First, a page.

Ninja Gaiden II and Ninja Gaiden Sigma 2 were called out for not looking like next-gen games. These criticisms are understandable; after all, they look like the original Ninja Gaiden, which appeared on the original Xbox. The animation work and character designs were great, and they are here. Gore hounds will be pleased to know that enemies actually bleed in this game; limbs and heads are turned to nasty red chunks as Ryu, Momiji, Rachel, and Ayane carve their way through Fiends and Black Spider Ninjas. But all of this comes at a cost; the framerate goes from passable to pitiful at a moment's notice. As enemies fill the screen, the framerate drops noticeably, and before long, it starts to look like a speeded-up slide show. This is inexcusable for a game that relies so much on precision and timing. Sometimes, the game makes use of dynamic resolution, as the visuals become more pixellated as you tax the system more and more. Reports have surfaced that changing the camera speed improves the performance, but I found no difference other than an even more unwieldy camera system -- and Ninja Gaiden II's camera was wild and obstinate to begin with.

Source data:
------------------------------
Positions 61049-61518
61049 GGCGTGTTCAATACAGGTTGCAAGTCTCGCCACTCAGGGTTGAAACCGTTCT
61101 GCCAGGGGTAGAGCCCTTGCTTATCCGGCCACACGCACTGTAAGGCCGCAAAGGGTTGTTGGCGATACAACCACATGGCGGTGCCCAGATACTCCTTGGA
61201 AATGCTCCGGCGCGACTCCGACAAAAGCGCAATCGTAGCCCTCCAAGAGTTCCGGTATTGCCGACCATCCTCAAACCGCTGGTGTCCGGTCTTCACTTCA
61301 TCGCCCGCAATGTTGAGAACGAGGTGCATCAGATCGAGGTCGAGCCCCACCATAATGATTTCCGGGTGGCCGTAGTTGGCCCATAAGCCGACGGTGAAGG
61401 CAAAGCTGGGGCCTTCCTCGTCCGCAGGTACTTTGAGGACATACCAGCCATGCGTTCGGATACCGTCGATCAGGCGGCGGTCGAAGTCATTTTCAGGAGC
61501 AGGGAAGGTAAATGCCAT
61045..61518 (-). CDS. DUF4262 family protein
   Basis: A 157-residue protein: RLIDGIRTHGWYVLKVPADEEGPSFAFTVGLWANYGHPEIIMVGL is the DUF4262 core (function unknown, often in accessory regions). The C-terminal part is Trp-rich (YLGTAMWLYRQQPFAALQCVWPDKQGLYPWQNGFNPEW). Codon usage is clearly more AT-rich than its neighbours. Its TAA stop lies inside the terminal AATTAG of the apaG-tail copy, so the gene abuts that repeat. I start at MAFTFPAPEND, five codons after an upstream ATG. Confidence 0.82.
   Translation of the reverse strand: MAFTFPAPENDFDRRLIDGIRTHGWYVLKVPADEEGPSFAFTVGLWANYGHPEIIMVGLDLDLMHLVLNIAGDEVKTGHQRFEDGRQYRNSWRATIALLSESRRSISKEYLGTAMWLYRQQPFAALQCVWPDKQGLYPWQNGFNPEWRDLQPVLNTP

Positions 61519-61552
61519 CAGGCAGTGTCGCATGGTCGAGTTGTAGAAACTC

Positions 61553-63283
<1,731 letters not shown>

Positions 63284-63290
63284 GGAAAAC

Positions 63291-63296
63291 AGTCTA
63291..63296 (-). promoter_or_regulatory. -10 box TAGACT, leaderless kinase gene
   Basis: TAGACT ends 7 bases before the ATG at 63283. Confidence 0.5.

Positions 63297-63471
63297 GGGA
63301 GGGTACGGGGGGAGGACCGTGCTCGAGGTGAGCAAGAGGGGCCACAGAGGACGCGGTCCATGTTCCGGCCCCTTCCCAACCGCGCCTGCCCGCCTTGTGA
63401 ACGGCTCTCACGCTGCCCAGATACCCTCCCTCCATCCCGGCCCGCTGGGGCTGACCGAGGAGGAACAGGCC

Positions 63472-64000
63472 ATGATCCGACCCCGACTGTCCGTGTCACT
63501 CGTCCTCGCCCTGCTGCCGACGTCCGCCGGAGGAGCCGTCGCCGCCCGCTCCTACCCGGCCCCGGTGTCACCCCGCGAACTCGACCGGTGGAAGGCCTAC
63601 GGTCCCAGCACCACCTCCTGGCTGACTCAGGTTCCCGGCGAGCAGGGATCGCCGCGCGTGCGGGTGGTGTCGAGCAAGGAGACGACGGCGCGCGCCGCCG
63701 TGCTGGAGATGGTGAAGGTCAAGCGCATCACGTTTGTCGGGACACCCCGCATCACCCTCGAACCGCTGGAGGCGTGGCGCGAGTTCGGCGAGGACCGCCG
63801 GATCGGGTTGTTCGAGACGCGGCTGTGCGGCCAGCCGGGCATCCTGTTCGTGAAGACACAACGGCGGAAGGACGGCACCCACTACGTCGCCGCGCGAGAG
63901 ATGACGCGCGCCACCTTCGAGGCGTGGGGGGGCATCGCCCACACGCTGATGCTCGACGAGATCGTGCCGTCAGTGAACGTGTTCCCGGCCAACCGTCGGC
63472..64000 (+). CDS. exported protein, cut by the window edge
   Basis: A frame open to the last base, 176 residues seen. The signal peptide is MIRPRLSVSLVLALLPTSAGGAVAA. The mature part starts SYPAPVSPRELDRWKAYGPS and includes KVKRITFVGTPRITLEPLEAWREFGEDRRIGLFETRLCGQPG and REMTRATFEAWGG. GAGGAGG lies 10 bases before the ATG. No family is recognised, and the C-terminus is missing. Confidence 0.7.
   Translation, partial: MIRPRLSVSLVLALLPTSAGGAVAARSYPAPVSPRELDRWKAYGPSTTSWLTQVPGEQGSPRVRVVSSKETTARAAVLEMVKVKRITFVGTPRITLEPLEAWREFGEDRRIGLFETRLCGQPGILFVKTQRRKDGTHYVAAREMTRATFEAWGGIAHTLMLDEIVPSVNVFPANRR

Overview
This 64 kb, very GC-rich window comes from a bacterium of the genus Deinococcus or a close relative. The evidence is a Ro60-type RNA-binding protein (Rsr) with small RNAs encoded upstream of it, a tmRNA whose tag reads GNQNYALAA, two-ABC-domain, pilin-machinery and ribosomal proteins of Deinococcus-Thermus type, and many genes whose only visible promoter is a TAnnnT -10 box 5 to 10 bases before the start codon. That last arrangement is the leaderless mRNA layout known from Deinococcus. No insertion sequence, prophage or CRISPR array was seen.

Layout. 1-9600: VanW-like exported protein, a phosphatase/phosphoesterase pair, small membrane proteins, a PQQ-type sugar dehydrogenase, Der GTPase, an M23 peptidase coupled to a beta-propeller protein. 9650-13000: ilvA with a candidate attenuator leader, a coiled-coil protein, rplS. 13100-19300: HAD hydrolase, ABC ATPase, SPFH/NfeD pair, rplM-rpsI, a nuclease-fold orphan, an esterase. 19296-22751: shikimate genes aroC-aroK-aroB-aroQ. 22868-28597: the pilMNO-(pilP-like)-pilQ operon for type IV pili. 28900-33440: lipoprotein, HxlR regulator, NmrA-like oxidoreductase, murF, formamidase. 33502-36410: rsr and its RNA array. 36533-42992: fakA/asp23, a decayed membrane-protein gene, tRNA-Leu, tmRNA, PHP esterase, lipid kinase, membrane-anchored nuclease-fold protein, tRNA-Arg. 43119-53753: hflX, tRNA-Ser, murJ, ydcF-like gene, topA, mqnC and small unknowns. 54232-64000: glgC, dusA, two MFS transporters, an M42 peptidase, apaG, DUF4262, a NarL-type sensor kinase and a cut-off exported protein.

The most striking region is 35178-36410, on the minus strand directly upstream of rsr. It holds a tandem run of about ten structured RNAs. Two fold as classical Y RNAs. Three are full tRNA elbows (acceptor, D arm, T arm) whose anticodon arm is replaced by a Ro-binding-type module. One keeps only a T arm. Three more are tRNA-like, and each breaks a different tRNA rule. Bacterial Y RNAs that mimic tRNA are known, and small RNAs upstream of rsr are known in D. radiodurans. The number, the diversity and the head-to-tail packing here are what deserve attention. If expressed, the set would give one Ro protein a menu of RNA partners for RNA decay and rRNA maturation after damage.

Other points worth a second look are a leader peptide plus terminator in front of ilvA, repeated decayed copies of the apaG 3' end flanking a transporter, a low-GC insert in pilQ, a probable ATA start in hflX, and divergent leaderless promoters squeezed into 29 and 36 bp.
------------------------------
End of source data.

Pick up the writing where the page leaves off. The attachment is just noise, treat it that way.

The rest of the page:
Ninja Gaiden Sigma 2 Plus sounds exactly like its predecessors, provided you used the English dubbing. I'm not a fan of English dubbing in games that are unapologetically Japanese in tone; certain things just don't translate well, and all the hammy talk about Fiends and the path of the ninja and honor make me reach for cotton balls in an effort to stop my ears from bleeding. Unfortunately, Ninja Gaiden Sigma 2 Plus doesn't give you the choice to use the original Japanese dubbing. The soundtrack is still exciting and appropriate for each situation our heroes find themselves in.